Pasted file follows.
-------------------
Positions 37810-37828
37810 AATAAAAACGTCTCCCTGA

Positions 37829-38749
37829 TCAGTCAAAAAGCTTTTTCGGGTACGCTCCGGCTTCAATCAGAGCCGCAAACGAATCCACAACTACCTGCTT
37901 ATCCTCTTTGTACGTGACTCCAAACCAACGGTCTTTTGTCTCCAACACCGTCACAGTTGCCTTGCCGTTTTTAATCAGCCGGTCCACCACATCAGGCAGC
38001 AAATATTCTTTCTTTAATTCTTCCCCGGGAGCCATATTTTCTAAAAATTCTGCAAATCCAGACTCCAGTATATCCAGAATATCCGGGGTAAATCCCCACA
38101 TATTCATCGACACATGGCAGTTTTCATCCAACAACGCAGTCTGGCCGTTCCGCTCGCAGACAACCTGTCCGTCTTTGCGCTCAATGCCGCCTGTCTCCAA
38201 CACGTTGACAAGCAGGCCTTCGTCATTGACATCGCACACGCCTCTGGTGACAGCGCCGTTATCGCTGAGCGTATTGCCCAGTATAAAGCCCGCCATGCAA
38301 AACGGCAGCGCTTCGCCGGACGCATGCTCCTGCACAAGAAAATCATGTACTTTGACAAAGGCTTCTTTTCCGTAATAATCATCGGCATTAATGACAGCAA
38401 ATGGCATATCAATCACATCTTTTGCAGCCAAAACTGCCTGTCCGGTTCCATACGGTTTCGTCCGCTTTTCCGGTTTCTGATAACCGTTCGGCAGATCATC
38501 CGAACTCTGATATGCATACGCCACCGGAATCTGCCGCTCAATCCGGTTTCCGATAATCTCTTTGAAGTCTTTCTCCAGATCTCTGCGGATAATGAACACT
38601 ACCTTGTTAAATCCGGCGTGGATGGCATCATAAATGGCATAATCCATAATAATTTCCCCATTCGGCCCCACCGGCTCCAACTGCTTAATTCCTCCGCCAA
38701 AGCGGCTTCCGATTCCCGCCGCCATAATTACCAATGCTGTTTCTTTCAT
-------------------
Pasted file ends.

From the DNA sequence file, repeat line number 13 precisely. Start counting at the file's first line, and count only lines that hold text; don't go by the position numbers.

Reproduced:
38701 AGCGGCTTCCGATTCCCGCCGCCATAATTACCAATGCTGTTTCTTTCAT